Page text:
Indian mother killed with daughters for failing to produce male child

Manoj Chaurasia
Manoj Chaurasia - Special to Al Arabiya English
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Women bearing girl babies continue to be treated with disdain in the eastern Indian state of Bihar despite billions having been spent on launching campaigns to generate awareness about the fair sex.

Sounds strange but torture of women producing girl child goes on unabated in the sate even in this jet age, mocking the much-flaunted “Save Girl Child Campaign” or the “Selfie With Daughter” campaigns.

The issue triggered public debate again when a woman was burnt alive along with her two little daughters by her in-laws earlier this week just because she had failed to bear male child, highlighting the acute gender discrimination.

Victim Pushpa Devi, 40, was married to Manoj Soni, a resident of Siswar village in Kaimur district, some 20 years back. During this period, she was able to produce only two daughters but no male child, ultimately leading to tension in the family.

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With her in-laws hell-bent on having a son at all cost, her husband took her to various doctors and also sought helps from exorcists to ward of any “evil spirits” if any gripping the woman but to no avail. Eventually, her husband decided to get rid of the lady who was unable to fulfill his wishes.

On Wednesday night when the entire world was sleeping, her in-laws soaked the woman and her two daughters aged eight and five with kerosene oil and set them afire after apparently gagging them, police said. The victims prayed for mercy by the accused continued watching them going up in flames until they had fallen lifeless.

The incident came to light when local villagers saw the balls of smokes billowing from the house and a stench of burning human flesh filling the air. Subsequently they informed the police. However, by the time the police arrived on the scene, all the accused persons had fled the scene.

“They (in-laws) had been torturing my sister for long for not producing a son but we had never imagined this fancy would turn out to be so deadlier one day,” victim’s brother Santosh Soni told the police after registering a case with the police. Woman’s husband, his mother and sister were made named accused in the case.

The killing of girl babies or their mother for the very reason is nothing new to Bihar. Only this weekend, a newborn baby girl was buried alive in Banka district by her parents but thanks to local villagers the baby could be saved after seven hours.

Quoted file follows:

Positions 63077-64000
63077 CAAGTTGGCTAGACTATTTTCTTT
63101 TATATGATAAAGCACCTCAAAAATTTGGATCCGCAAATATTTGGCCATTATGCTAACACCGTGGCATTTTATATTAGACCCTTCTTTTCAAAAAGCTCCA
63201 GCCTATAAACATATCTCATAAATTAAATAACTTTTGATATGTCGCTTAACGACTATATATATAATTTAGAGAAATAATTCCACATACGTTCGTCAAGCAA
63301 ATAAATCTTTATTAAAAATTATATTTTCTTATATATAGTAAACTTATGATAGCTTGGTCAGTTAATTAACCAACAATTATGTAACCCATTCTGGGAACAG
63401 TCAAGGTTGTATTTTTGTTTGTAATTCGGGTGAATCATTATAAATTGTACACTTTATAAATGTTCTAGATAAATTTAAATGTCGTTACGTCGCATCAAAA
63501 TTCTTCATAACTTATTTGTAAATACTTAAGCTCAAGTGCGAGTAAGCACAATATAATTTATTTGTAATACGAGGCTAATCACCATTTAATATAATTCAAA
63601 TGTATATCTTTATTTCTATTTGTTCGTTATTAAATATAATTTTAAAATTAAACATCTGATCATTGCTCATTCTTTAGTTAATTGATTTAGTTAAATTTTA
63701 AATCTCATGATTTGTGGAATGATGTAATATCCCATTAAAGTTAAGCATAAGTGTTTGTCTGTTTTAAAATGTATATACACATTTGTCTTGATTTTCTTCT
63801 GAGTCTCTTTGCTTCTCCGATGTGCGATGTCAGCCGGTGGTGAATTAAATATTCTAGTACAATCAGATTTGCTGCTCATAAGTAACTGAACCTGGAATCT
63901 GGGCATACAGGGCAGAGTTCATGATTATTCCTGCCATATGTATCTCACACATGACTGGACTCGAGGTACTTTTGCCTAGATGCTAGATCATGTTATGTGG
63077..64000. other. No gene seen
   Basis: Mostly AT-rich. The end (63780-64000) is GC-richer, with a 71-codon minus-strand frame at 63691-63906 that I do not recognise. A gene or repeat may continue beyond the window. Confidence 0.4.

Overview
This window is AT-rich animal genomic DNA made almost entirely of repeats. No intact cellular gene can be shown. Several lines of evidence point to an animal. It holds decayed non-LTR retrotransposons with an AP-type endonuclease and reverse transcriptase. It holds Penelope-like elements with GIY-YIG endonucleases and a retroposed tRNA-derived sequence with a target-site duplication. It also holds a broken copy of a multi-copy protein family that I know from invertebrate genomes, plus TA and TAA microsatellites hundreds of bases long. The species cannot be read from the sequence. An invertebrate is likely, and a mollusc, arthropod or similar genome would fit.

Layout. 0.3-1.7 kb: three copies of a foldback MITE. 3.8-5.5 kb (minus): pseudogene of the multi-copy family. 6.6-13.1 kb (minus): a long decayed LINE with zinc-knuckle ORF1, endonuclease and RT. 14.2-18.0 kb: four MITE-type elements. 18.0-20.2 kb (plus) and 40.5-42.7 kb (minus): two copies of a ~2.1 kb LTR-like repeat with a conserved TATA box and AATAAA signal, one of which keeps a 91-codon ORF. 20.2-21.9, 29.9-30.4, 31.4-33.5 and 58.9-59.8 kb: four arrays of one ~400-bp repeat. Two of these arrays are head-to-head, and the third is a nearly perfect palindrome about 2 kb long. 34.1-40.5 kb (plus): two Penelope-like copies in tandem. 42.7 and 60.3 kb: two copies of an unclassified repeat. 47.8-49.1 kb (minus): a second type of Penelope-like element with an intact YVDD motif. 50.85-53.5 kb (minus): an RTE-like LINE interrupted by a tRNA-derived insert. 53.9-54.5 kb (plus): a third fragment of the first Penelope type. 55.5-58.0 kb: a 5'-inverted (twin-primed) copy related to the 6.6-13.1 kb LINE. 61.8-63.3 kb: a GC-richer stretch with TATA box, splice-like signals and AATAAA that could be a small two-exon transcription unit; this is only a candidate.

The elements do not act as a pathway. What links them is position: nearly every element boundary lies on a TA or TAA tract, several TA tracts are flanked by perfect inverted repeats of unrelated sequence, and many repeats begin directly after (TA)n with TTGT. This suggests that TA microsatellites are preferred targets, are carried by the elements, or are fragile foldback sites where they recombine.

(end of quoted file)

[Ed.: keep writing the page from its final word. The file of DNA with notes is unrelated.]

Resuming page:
The villagers rescued her after hearing her shrill cries coming out from the grave and when they dug out the grave they were amazed to see a barely month-old baby battling for survival inside. They soon rushed her to the local health center where she was given immediate medical treatment. The baby is safe now but her parents are still to be searched.

Another such horrible tale was reported in March this year from Vaishali district where the parents killed their seven-month-old daughter by throwing out from the roof of the house. Even more horrible story was reported from Samastipur district where a family killed their six-day-old baby girl by dumping her into toilet tank. The incident took place in January this year.

Injecting poison

Last year, a man from Bhagalpur district had injected poison into his infant girl as she didn’t want girl child while a man from Nawada district even handed out divorce to his wife for giving birth to a girl.

One of the women got so much frustrated at her routine tortures at the hands of her in-laws that she ultimately poisoned her three daughters aged three and eight to death before ending her own life by consuming poison. The incident took place in Gaya district in May this year.

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Social scientists find the trend serious and say this highlights the deep-rooted social bias. “In Hindu society, sons are still considered the natural inheritors of fathers’ properties and also they hold the right to light the funeral pyres of their parents. These are the reasons why Hindu family opts for a son,” explained prominent social scientist Sachindra Narayan.

Narayan who earlier worked with the Patna-based AN Sinha Institute of Social studies feels education can pay a significant role in changing the existing situation but laments the pathetic condition of schools in the rural pockets of Bihar.

“Education indeed can bring social, cultural change in the society but the schools are in very pathetic state in the rural areas, imparting no quality education due to absence of qualified teachers. The government looks more attentive towards providing food to the students, rather than improving the quality of education,” says Narayan.

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